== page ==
By Myles Ludwig
Magnificent oriental carpets from the Palm Beach Rug Gallery, elegant period furniture from Butchoff, Wick and Olivier Fleury, antiquities from the Sands of Time and jewelry worth more than I will earn in a lifetime of labor in the wordyards were on offer at the Palm Beach Art, Antique and Design show Dec. 16 in the Dixie Avenue gallery space of the Palm Beach Show Group.
It was a boutique show, a junior version of the big exhibition the group puts on annually in the convention center in February. Searching for the captivating, I discovered the work of two contemporary artists and one who founded an empire of design. All three share an aesthetic dialogue with their cultures.
The Bugatti name is well-known to connoisseurs of automotive and aero design, but only the cognoscenti may be familiar with the almost indescribable furniture-as-art pieces created by Carlo Bugatti during his lifetime. At the Callaghan Fine Paintings Gallery were two startling handmade tables and a “throne chair” crafted by Bugatti.
They are the closest thing to cultural simulacra I’ve seen in wood and other materials. That is, they seem to aggregate cultural referents and yet, they are sui generis. Bugatti’s artistic powers reached their peak in the early 1900s, but the work is not only collectible, it is useable and timeless.
It was as if they had come from the royal palaces of a lost continent.
All three on display are pieces that owe their heritage to the Art Nouveau period in Italy and are as much sculpture as furniture, combining natural and industrial forms incorporating such unusual materials such as parchment, mother-of-pearl, bone, ivory and pewter. At first glance, I felt as if I could identify their provenance — perhaps Oriental, perhaps Egyptian — but on closer inspection, it was clear they had sprung entirely from Bugatti’s inventive mind.
I talked with Dan Callaghan of the eponymous Shrewsbury galley in Britain’s Midlands who pointed out some the finer points of the furniture and entertained me with an oft-told story about the artist.
Apparently, when Bugatti was at the peak of his powers and showed his work at the 1902 International Exhibition in Turin, the queen of Italy complimented him on his work, misidentifying it as “Mooresque.” He is said to have replied: “No, your Majesty, it’s a Bugatti.”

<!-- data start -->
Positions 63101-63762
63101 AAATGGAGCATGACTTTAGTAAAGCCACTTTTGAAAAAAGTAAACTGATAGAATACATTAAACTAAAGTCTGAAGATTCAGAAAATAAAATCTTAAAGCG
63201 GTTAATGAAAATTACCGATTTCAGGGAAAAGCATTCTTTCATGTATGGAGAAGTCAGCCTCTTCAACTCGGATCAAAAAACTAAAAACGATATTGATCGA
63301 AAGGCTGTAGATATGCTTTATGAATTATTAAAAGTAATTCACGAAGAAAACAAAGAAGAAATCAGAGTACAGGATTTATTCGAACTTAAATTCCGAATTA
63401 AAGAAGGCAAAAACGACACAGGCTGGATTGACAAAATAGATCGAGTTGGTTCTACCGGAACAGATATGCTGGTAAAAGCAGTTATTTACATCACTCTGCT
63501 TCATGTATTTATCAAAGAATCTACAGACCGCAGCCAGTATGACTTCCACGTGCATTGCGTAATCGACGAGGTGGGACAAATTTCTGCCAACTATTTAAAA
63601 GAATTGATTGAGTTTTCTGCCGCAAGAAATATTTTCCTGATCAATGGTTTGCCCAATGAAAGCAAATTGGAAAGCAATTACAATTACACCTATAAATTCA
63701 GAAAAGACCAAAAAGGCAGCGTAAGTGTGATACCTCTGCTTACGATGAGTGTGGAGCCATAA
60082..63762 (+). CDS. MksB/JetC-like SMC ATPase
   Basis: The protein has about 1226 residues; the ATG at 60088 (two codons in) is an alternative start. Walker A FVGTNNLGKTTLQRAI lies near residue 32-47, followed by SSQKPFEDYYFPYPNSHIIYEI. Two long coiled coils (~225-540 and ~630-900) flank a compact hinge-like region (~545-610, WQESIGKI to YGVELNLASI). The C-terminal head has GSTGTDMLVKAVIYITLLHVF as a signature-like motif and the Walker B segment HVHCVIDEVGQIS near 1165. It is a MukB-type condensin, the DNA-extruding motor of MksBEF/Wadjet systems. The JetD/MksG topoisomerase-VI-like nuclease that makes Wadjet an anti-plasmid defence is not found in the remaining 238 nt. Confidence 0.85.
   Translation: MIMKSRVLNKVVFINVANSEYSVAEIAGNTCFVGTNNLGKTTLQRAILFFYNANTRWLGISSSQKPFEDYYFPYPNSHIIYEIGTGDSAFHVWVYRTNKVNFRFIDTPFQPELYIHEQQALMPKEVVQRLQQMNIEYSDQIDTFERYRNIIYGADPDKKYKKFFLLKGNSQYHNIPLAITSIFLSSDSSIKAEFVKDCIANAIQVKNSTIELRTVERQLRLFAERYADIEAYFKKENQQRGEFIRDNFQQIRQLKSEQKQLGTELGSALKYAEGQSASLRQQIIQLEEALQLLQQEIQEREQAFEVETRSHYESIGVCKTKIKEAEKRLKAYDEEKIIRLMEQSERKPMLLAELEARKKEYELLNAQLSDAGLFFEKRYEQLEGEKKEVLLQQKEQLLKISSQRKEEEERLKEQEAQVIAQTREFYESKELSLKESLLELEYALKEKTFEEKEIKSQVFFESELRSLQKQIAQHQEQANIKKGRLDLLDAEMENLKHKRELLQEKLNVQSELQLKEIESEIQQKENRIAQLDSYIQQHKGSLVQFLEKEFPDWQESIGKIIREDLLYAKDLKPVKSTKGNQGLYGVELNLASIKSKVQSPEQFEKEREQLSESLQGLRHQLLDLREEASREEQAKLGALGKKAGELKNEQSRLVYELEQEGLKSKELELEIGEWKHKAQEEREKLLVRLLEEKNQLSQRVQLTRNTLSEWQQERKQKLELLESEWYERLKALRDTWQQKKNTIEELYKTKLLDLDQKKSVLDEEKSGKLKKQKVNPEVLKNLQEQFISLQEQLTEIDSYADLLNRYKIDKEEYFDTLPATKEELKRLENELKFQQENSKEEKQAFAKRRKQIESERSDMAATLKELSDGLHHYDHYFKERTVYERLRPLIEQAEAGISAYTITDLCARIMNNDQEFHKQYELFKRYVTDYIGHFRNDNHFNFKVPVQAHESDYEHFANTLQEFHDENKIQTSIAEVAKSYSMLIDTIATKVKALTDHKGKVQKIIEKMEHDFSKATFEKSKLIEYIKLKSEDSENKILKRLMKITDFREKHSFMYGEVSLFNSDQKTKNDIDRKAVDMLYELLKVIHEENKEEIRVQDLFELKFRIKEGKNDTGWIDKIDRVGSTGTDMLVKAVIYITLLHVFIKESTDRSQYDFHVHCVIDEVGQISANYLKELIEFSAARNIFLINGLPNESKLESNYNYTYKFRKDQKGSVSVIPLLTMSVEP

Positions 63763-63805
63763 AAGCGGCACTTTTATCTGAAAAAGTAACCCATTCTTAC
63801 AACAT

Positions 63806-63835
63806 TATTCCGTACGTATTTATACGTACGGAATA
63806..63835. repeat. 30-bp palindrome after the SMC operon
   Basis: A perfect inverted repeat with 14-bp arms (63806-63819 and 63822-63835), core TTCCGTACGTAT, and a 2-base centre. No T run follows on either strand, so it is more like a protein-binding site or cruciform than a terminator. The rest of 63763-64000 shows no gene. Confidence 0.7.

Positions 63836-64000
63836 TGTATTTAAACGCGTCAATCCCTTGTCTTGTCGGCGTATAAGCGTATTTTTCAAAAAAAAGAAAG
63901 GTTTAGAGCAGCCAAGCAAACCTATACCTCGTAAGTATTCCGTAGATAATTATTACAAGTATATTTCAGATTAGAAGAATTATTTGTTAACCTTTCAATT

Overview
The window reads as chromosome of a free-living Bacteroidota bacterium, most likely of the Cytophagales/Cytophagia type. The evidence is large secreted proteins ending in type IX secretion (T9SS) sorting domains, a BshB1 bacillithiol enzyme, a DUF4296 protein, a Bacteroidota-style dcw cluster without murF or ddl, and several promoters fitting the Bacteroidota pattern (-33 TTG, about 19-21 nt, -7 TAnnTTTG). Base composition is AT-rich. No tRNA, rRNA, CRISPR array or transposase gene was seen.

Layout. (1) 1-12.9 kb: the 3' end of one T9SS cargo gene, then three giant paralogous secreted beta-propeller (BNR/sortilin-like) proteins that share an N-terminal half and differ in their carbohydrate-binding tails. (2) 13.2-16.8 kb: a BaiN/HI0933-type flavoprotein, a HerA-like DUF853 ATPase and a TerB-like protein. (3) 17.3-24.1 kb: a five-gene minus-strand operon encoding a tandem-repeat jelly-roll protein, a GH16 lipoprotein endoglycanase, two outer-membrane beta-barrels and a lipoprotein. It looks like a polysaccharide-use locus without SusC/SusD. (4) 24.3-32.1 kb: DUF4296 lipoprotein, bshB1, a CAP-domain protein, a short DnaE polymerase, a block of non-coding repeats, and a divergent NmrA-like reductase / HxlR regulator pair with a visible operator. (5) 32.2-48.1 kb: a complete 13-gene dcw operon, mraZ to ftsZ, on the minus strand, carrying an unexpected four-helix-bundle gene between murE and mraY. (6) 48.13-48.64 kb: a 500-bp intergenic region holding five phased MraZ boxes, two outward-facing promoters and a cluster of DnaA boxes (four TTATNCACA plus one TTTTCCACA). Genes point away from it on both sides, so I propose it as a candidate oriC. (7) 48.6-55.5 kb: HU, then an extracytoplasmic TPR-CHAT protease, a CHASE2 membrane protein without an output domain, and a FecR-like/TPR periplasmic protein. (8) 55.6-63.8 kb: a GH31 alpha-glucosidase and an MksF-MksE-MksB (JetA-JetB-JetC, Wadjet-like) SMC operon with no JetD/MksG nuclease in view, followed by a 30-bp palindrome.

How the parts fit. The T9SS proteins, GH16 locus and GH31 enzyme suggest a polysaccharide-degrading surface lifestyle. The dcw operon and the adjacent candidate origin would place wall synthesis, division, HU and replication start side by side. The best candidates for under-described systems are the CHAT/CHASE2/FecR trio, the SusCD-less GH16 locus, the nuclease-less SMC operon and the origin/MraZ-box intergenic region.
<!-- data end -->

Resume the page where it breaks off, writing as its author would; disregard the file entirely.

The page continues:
Callaghan also showed a large painting by the Spanish contemporary artist Ignacio Trelis that was an illusion as well. Its powerful brushwork seemed to come from another century, yet the painter was born in 1960. It is a full-length portrait that resembled a traditional blackamoor image but turned out to be an inference to an African shaman. Trelis had been a landscape painter of some note, but took to traveling the world to find mysterious figures of foreign cultures as subjects, not so much to capture them, but to suggest their essence.
At the Smith-Davidson spot, I talked with Joyce Aerts and by phone with David Smith about the work of Paul Rousso, which also has an illusory presence. A North Carolinian, Rousso selects existing printed material, enlarges it, then prints it on a styrene basis.
Using a blowtorch as a sculptural tool, the former art director and illustrator folds and crumples larger-than-life size pieces such as the Style or Arts and Entertainment sections of The New York Times in flowing waves. In a way it is manipulation of selected found objects. The impression is that of an all-thumbs giant reading the newspaper on the subway, wresting to fold it into readable shape. You can see his process on YouTube.
The Gallery has exhibition space in Amsterdam and Miami and concentrates on contemporary work.
Though each of these three artists represent different branches of the tree, all three are examining art as illusion. They remind me of Magritte’s taunting picture of a pipe captioned by the artist, “This is not a pipe.” All three are working with the paradox of representation.